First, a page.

WILLIAM GALSTON JUNE 4, 2009
Three decades ago, in his acceptance speech to the 1980 Republican Convention, Ronald Reagan quoted the famous words of Thomas Paine: "We have it in our power to begin the world over again." Reagan believed that he was running for office at a time of unusual plasticity, when long-settled arrangements--at home and abroad--could be fundamentally changed. And to the astonishment of skeptics, he turned out to be right.
This revolutionary premise is one of the silken threads connecting the presidencies of Reagan and Barack Obama. It is no accident that Obama chose to quote Paine in his inaugural address. Nor is it an accident that the explicit theme of today's Cairo speech was "A New Beginning."
As President Obama moved into his peroration, he declared,
I know there are many, Muslim and non-Muslim, who question whether we can forge this new beginning. Some are eager to stoke the flames of division and to stand in the way of progress. Some suggest that it isn't worth the effort, that we are fated to disagree and civilizations are doomed to clash.
Many more are simply skeptical that real change can occur. There is so much fear, so much mistrust that has built up over the years. But if we choose to bound by the past, we will never move forward. And I want to particularly say this to young people of every faith in every country: You more than anyone have the ability to reimagine this world, to remake this world.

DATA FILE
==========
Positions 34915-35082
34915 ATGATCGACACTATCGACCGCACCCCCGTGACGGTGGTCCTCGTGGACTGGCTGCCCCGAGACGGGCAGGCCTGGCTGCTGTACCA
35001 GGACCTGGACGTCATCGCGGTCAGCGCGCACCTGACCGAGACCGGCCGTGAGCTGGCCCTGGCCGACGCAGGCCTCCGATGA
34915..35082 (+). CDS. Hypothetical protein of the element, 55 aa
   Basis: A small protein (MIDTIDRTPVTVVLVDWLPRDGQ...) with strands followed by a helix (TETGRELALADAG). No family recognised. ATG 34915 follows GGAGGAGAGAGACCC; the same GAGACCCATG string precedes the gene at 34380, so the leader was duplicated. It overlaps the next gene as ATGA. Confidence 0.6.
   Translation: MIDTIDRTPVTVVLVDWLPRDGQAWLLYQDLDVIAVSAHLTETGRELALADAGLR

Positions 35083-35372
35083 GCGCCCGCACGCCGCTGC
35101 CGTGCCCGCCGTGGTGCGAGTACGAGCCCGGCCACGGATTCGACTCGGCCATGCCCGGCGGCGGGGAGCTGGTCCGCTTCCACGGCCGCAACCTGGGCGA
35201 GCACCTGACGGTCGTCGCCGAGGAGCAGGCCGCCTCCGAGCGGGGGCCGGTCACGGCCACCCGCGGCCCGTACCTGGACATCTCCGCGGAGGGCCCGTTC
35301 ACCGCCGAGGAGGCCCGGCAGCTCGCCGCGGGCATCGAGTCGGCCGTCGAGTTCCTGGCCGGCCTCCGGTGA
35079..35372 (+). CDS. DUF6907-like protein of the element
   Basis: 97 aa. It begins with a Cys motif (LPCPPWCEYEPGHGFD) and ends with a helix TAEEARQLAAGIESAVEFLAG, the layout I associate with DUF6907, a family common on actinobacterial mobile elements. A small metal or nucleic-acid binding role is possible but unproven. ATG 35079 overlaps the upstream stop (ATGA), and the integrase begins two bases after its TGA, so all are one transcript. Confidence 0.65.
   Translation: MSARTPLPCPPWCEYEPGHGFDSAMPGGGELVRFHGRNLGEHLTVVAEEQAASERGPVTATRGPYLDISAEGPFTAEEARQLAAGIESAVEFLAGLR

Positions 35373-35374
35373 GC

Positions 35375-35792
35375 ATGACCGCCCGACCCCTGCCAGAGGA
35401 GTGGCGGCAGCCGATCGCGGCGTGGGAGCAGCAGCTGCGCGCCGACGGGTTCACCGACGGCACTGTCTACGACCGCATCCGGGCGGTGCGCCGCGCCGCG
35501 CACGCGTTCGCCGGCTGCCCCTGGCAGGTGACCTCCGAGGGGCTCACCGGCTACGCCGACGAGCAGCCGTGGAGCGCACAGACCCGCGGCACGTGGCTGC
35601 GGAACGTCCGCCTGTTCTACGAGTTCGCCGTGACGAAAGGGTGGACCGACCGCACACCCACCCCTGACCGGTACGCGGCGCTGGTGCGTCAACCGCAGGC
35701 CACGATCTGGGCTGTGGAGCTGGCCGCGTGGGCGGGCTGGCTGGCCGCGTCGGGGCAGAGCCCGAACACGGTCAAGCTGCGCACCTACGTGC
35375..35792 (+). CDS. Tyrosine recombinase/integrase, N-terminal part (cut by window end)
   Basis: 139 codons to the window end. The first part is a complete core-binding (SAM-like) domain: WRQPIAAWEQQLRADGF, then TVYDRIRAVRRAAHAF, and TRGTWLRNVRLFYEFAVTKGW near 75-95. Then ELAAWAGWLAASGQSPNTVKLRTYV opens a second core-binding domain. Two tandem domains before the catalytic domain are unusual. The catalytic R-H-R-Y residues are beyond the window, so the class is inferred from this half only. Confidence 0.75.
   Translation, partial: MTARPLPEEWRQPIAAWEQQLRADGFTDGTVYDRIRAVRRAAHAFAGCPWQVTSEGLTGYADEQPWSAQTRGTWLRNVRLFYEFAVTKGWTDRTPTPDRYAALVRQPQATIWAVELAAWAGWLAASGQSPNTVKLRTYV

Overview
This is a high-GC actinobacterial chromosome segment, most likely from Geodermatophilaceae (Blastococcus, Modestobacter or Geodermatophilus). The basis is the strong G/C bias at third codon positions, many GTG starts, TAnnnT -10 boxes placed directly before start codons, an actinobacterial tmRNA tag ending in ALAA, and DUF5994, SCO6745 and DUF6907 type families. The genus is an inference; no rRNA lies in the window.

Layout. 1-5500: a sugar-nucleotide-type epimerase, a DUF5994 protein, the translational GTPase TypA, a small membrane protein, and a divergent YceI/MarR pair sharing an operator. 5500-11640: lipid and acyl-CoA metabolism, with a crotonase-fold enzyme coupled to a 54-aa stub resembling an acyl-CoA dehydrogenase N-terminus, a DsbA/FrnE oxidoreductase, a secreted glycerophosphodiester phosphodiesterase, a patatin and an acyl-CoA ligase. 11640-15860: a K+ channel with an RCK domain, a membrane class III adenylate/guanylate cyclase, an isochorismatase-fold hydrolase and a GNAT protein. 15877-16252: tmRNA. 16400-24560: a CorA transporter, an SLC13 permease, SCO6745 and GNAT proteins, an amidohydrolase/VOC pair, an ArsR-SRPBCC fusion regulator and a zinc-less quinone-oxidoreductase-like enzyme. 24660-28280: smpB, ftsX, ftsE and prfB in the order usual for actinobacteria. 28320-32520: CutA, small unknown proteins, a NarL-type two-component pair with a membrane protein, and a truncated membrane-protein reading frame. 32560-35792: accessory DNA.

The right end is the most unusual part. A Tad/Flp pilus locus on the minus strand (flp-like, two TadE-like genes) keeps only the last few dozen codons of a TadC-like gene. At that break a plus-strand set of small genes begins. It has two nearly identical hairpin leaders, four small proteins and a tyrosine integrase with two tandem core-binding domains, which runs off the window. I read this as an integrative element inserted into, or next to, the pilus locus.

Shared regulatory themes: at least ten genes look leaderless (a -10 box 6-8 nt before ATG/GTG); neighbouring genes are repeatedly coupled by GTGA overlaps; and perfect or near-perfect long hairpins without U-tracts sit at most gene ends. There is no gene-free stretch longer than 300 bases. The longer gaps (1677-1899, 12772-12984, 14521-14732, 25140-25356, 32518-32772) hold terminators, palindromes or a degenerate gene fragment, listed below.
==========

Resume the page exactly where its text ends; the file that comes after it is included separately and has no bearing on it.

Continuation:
And in his conclusion, he returned once more to this theme: "We have the power to make the world we seek, but only if we have the courage to make a new beginning."
That is the question: Do we live in a time when, through acts of imagination and courage, we can set the past aside and begin anew? Yes, the Berlin Wall fell and the Soviet Union vanished--an ironically Marxist moment when all that was solid melted into air. But not all times are like that. Barack Obama has wagered his presidency on the premise that now is another such hinge of history. If he is right, he will be a transformative president of historic stature. If he is wrong, many hopes--not just his--will be dashed, with incalculable consequences for the future.
Barack Obama is president today because he understood the moment better than anyone else and had the imagination and courage to seize it. He is conducting his presidency on the same basis as he did his campaign, and he may be right again. Whatever happens, it will be one heck of a ride.